This morning I ran 3.69 miles in 36:14. It was third attempt to restart my running after completing the St. Jude Half Marathon on December 1, 2012. My middle son Sam ran with me this morning and it was 27 degrees with light snow flurries when we headed out the door at 5:15.
Saturday morning I participated in John Spencer’s #rechat on Twitter. The topic for discussion was the use of data in schools. The discussion was interesting and thoughtful, but what reverberated in me was the question about the students’ role in knowing, analyzing, and reflecting on their own data. Paula White and Tom King, two educators that I highly respect really pushed my thinking in this regard.
It began with my response to a comment made by John:
— Philip Cummings (@Philip_Cummings) January 12, 2013
As the conversation progressed Tom chimed in retweeting and responding to one of my tweets:
— Tom King (@ProfTK) January 12, 2013
Then, after Tom had pushed me further, Paula asked:
— Paula White (@paulawhite) January 12, 2013
So, I have been thinking about this all weekend. As learners do we know what we don’t know? Can we? If so, how? As a professional educator committed to growing and changing as a teacher, I am well aware that there are many thing I don’t know. I’m still fumbling my way through (or toward) a more constructivist classroom. I’m trying to shift toward a more authentic, Project-Based (capitals intentional) approach to learning. I know I’m not there yet, I’m still reading, researching, conversing, trying, and failing at it. Sometimes I know what I need to learn, and sometimes I’m just lost with no idea what to do next. So, I lean on the great teachers around me. I head next door to talk things over with Alice. I read, re-read, and read again the stories and posts of people like Shelley Wright and John Spencer (among others) trying to glean from their experiences. So, do we know what we don’t know? Can we? I guess…it depends. (How’s that for an answer?) But the question has left me believing even more strongly in the value of a good teacher–someone who knows how to ask the right questions.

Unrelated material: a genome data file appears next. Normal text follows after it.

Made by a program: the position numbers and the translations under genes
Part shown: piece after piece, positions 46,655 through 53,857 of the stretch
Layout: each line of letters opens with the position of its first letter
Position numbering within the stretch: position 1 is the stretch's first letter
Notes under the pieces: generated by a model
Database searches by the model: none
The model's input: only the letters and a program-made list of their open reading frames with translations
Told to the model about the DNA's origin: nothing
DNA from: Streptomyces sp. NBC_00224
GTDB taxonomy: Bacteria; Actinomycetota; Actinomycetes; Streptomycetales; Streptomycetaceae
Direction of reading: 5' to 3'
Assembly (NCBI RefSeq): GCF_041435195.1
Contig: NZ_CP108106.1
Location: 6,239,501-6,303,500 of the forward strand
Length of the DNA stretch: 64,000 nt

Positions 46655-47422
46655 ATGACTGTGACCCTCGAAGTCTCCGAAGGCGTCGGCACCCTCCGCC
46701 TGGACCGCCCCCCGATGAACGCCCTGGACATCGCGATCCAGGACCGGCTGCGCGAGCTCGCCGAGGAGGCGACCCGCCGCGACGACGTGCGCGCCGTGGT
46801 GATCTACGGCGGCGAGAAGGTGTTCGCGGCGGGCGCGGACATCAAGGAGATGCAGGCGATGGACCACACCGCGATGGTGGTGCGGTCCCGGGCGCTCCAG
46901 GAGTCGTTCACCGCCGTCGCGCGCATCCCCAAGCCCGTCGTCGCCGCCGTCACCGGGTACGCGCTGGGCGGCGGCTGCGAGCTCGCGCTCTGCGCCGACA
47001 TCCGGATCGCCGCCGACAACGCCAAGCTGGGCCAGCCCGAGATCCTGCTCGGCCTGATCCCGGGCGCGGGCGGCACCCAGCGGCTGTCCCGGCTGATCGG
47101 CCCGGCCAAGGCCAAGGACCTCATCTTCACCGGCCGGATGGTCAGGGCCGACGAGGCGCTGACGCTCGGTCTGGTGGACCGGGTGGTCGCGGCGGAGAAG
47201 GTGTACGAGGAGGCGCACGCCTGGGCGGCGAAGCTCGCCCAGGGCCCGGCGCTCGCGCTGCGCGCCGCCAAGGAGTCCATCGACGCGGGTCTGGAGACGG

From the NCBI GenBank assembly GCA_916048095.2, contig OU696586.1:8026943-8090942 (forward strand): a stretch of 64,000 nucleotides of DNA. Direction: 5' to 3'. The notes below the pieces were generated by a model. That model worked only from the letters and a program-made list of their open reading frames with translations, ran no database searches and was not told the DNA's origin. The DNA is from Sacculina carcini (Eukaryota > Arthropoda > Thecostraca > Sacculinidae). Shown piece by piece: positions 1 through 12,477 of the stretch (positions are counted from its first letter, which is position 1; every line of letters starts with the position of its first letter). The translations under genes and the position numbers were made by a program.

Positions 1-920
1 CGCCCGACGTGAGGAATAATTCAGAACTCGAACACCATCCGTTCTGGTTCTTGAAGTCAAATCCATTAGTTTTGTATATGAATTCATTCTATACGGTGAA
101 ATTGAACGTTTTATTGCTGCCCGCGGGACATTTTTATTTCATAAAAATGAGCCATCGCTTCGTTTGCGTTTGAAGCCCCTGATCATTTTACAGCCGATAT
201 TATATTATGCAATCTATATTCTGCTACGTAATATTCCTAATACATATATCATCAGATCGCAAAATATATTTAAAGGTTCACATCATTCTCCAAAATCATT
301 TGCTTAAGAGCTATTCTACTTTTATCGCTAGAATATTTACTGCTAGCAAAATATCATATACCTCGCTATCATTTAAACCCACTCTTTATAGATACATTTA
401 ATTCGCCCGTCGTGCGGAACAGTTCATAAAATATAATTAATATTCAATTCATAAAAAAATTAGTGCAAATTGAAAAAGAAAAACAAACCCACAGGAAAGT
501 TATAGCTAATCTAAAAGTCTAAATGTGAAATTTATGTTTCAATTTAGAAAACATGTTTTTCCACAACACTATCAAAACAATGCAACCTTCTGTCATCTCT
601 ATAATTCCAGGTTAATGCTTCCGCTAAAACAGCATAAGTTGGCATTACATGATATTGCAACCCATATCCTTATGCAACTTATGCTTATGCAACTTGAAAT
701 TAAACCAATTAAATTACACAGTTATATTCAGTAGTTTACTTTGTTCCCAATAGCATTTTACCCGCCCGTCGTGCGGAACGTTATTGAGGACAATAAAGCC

To bring this idea about learning back to the metaphor of running, I want to talk about one of my newer goals. I want to run faster. I know I’m not fast enough for a person of my size and age. The trouble is I really don’t know how to run faster. I’m still a novice runner. Sure, I know I need to improve my form. I need to work on my stride and engage in more plyometrics. I need to strengthen my core, and I should lose some weight. In this way I know some things I needs to learn (do), but as for how to go about these things, well, I’m really not sure. What should I do first? What’s the best way to do them? I need a coach, an expert, to help me. Do I know what I don’t know? Well, yes and no. But in the end, I think I’ll benefit most having a good teacher or coach.
So what do you think? Do you know what you don’t know?